In the following days, there was still more work to do with the insurance companies (ours and the other driver’s) and in finding a vehicle for my family. No car rental company in Northwest Missouri was able or willing to rent us an 8-passenger vehicle for a one-way trip back to Utah. However over the course of the next several hours, a series of many small miracles lined perfectly for us and by Tuesday morning we had purchased a new (to us!) 2006 Toyota Sienna that was quite the upgrade for us; both newer and more roomy than the minivan that had been totaled just a couple of days earlier.
A Wonderful Week of Thanksgiving
This was a Thanksgiving that we will never forget. We had a wonderful and relaxing visit with all of our Missouri family. We were able to celebrate Thanksgiving day together and start the Christmas season together in the days that followed. We had the opportunity to reflect on our many blessings in a new focused way, including those most important — our health and family relationships. We had the opportunity to serve and lift each other through the trauma. We grew closer together as a family.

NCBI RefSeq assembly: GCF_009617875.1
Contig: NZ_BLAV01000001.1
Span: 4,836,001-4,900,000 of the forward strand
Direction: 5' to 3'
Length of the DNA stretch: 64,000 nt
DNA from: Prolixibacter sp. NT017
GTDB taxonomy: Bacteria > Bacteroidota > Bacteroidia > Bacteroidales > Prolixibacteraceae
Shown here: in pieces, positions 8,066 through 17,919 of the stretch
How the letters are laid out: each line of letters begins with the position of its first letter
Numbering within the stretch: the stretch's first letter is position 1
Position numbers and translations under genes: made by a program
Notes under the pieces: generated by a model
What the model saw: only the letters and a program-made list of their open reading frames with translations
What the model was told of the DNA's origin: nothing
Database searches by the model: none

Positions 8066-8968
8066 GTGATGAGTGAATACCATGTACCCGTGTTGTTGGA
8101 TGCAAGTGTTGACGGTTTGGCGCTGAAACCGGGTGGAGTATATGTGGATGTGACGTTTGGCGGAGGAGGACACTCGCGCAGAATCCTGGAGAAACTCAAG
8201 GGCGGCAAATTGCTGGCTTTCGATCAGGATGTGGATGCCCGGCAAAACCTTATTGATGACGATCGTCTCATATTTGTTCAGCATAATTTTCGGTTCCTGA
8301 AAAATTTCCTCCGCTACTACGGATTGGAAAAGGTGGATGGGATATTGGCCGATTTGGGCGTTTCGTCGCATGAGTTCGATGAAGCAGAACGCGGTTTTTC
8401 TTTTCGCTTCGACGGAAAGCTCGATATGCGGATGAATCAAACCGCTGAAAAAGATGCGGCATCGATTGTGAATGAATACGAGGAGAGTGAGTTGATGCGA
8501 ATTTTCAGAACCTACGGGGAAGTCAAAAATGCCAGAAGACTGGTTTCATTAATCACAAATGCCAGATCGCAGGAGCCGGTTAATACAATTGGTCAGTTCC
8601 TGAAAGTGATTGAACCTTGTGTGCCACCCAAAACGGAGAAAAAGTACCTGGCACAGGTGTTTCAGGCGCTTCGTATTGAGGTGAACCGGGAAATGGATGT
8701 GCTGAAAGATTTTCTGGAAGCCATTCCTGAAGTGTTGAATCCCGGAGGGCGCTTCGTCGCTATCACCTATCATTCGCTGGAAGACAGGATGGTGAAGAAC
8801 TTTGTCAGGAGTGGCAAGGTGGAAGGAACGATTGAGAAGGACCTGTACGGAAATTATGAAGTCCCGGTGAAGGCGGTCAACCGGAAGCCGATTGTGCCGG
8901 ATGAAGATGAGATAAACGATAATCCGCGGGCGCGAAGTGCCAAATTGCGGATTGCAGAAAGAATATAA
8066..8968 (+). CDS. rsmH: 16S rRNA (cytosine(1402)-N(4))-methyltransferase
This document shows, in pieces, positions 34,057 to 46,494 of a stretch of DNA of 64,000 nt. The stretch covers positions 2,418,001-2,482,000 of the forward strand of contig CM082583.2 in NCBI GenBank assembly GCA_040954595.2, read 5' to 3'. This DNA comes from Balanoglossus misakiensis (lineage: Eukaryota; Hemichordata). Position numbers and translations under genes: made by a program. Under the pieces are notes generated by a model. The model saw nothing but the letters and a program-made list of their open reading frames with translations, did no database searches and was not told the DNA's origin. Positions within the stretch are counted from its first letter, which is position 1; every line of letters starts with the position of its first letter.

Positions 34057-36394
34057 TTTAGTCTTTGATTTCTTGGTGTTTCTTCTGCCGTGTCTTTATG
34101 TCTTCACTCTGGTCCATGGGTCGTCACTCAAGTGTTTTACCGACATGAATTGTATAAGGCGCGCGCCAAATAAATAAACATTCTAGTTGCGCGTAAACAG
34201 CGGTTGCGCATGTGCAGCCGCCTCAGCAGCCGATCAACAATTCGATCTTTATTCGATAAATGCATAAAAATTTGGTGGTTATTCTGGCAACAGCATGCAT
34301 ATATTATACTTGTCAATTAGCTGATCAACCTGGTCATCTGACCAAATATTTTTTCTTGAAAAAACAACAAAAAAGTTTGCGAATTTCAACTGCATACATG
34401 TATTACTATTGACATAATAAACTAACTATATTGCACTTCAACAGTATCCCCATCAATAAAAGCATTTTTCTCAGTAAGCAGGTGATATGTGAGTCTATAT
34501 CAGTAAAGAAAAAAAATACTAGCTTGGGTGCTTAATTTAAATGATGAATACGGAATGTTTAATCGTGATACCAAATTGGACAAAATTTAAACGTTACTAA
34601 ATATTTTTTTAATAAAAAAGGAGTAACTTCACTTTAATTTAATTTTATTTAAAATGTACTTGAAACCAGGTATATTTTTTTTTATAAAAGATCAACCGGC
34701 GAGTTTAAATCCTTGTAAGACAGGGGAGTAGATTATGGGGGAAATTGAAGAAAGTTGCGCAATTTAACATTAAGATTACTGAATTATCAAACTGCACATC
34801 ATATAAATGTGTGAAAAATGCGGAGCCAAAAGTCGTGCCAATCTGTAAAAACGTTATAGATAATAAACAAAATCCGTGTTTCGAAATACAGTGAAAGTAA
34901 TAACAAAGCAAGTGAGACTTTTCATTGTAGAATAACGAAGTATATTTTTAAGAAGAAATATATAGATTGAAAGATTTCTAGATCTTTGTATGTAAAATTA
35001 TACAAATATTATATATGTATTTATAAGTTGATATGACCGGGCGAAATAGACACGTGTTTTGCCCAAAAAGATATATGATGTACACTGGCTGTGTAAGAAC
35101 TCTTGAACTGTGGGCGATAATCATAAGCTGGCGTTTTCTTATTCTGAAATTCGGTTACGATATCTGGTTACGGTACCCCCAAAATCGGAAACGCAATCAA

Gratitude for Blessings
Through all of this experience, we feel forever grateful that our family was safe and protected. This story could have just as easily had a very different, much more tragic outcome.
I don’t know why we were protected from harm that night while others weren’t. I don’t believe we were any more deserving or worthy of divine protection. There was nothing we had done to uniquely qualify ourselves for the blessing of safety and the many miracles that followed.
For whatever reason, we were safe and unharmed. For whatever reason, we had a long series of small miracles line up for our benefit, starting that fateful Saturday evening and continuing into the following week. We were kept safe from physical harm, we were kept warm during our long wait on the side of the road on a freezing winter night, we were able to get the last two available motel rooms in the county, we had family come and rescue us, we were able to purchase a replacement minivan with relative ease, we were able to heal from the emotional trauma, and we were able to have an unforgettable holiday trip with family.
I don’t know why things work out the way they do, but I am grateful for the many life experiences we have that provide us with the opportunities to learn and grow, to develop deeper empathy and compassion, and to better strengthen and serve those around us.